Saturday, 23rd May, Garsdale to Selside, 19.5 miles
The part of the Pennine Bridleway that we are travelling on today runs roughly parallel to a section of the famous Settle to Carlisle railway line, built by the Midland Railway Company in 1870 (now run by Network Rail), and so it features prominently in my post for today. We start our journey from the railway station at Garsdale and end up staying in a railway cottage, one of a row of terraced cottages, right next to the line and built especially for railway workers where the original steam train would have stopped to either pick up or drop off their workers.
When I go to tack up Tommy, he has been having a lovely time rolling in chicken shit so is a little more dapplely than he is normally. No matter, no time for a major spruce up today as we have a long way to go. So with a perfunctory brush down, tack up and panniers on, we set off for the hills.
Under the first viaduct of the day on our way to the Victorian station at Garsdale which you can see on the left of this row of cottages below.
After the station, we begin the long, slow haul up the hill out of Garsdale Head, past the old coal pits, presumably providing the coal to fire the steam engines, onto Great Knotberry Hill.
Somewhere along this road we meet the first of several groups of walkers or cyclists we will come across today. It’s the start of the Bank Holiday weekend and it makes a change to meet people after what seems like a while of travelling through an unpopulated landscape only seeing the odd farmer on his quad bike checking on his sheep. At Blea Grin Gill, we branch off onto a green lane called the Old Coal Road where we have to skirt around some cattle to avoid herding them down the lane in front of us. They follow us up to the next gate.
On Dent Fell, we stop for a break
before crossing the track that leads down to Arten Gill and continued on to Newby Head Gate.
After crossing the long, straight B6255 road, we joined the lovely Ribble Way where a lone jogger caught up with us and passed us before turning round and running back past us. A sharp right takes us onto the Old Roman Road where the going begins to get very stoney underfoot.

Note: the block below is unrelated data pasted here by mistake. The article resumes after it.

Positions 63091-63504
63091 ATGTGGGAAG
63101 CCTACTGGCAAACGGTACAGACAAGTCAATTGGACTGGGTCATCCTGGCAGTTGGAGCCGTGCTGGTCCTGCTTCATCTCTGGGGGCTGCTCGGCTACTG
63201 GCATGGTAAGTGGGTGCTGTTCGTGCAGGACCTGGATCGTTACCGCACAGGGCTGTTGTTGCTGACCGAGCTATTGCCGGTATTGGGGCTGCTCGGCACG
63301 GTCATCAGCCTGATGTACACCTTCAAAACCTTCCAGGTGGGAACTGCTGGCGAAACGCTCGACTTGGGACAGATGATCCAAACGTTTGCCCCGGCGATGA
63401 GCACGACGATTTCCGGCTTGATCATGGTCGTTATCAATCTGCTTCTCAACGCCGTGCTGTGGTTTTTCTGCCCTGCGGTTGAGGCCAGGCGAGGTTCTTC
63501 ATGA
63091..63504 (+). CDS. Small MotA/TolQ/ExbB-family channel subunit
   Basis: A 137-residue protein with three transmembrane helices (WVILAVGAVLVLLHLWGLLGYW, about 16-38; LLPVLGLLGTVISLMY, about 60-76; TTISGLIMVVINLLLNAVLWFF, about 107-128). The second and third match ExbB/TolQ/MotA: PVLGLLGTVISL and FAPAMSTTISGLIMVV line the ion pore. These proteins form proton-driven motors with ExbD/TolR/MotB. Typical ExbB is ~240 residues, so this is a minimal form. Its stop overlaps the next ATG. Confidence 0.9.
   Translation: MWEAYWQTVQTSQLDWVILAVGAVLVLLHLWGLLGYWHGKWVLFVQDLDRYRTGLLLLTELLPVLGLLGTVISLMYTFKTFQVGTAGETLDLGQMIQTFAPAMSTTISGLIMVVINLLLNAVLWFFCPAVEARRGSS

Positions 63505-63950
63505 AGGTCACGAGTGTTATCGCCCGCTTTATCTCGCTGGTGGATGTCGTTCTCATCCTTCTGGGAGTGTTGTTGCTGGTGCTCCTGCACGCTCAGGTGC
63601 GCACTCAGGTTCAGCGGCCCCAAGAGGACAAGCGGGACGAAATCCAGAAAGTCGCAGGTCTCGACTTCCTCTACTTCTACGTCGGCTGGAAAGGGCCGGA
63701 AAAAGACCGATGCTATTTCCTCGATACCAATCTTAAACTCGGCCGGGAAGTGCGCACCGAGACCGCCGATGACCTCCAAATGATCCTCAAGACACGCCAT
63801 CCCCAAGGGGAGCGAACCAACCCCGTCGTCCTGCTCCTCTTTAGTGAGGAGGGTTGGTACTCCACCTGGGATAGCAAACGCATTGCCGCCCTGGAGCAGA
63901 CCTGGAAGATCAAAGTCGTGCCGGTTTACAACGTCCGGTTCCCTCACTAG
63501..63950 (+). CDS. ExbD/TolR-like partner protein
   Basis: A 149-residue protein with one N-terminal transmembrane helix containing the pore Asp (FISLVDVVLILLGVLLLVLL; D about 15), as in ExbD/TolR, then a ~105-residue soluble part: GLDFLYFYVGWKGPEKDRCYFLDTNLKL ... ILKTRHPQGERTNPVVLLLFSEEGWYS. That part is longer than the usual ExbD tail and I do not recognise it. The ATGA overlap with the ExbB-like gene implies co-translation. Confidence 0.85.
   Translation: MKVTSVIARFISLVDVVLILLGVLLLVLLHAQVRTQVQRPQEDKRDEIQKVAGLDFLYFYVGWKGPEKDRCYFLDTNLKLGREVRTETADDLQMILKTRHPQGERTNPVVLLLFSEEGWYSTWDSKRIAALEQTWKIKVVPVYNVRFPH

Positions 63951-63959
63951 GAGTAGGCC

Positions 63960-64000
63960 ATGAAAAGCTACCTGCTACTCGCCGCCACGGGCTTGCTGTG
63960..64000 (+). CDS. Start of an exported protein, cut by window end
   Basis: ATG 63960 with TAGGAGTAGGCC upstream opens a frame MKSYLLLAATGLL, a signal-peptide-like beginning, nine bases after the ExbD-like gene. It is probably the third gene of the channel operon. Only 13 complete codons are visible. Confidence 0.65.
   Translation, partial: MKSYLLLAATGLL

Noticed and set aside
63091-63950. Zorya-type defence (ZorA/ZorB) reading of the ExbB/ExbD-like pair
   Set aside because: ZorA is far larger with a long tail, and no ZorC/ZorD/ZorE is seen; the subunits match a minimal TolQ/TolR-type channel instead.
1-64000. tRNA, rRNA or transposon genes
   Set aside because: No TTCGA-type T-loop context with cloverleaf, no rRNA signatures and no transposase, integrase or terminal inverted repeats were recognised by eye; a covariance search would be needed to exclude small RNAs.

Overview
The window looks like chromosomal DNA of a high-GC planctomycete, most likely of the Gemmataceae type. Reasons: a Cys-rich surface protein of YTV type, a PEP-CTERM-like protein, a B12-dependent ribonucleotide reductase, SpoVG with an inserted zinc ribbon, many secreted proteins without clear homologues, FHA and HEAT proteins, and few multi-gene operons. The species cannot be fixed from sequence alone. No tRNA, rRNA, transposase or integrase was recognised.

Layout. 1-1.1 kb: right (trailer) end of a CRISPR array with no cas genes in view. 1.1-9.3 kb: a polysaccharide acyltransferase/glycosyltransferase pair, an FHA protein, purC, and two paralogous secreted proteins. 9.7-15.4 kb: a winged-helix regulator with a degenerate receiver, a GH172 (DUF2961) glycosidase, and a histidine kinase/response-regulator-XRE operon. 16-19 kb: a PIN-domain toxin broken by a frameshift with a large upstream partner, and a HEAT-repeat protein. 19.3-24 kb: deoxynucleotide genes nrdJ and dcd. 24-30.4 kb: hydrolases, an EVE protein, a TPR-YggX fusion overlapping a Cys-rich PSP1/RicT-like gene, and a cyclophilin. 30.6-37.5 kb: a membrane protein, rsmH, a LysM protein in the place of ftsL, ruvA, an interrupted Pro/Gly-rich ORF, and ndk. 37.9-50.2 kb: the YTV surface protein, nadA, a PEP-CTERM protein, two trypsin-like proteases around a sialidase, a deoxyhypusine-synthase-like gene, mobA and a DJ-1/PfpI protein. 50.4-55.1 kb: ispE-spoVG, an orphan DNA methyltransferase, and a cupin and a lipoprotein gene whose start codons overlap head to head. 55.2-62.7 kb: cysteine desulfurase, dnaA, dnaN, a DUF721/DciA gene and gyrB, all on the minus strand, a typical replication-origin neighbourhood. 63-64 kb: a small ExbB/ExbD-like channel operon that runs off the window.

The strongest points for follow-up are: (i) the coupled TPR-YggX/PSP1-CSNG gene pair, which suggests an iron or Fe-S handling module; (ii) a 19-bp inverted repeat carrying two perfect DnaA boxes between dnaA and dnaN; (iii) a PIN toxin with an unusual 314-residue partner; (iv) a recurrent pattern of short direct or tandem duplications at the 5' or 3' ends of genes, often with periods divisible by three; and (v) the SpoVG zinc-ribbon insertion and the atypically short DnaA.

At Cam End, I can see the Ribblehead Viaduct in the distance and we take a left onto an old cobbled road, descending into the Ribbledale Valley.
More challenging going for Tommy, and I, once again, dismount to ease his burden on the rough going. Over the pretty Ling Gill bridge and on into the Nature Reserve. It’s been a long ride and we stop for a tea break before the final stretch.
Crossing the smart new bridge over the Ribble River which was officially opened to great fan fair by Martin Clunes a couple or so years ago,
under the final viaduct of the day, endure a terrifying half a mile of road work where we are nearly swept away by a super sonic motorcyclist who comes screaming around the bend towards us at a precarious angle to the road, we finally arrive at our destination to a lovely welcome from Gill and David who have been looking out for us. They tell us there have been two terrible biking accidents in the area today already. Tommy wastes no time in getting his head down munching the grass in the meadow and I am invited to tuck into some home-grown lamb accompanied by a glass or two of white wine, happy to have made it through a long day.
The art buffs amongst you will recognise the title for today’s post is taken from Joseph Mallord William Turners’s famous painting of the same title, exhibited at the Royal Academy in 1844, depicting a train crossing the Thames on the Maidenhead railway bridge. The irony is, the only thing we haven’t experienced today is the rain!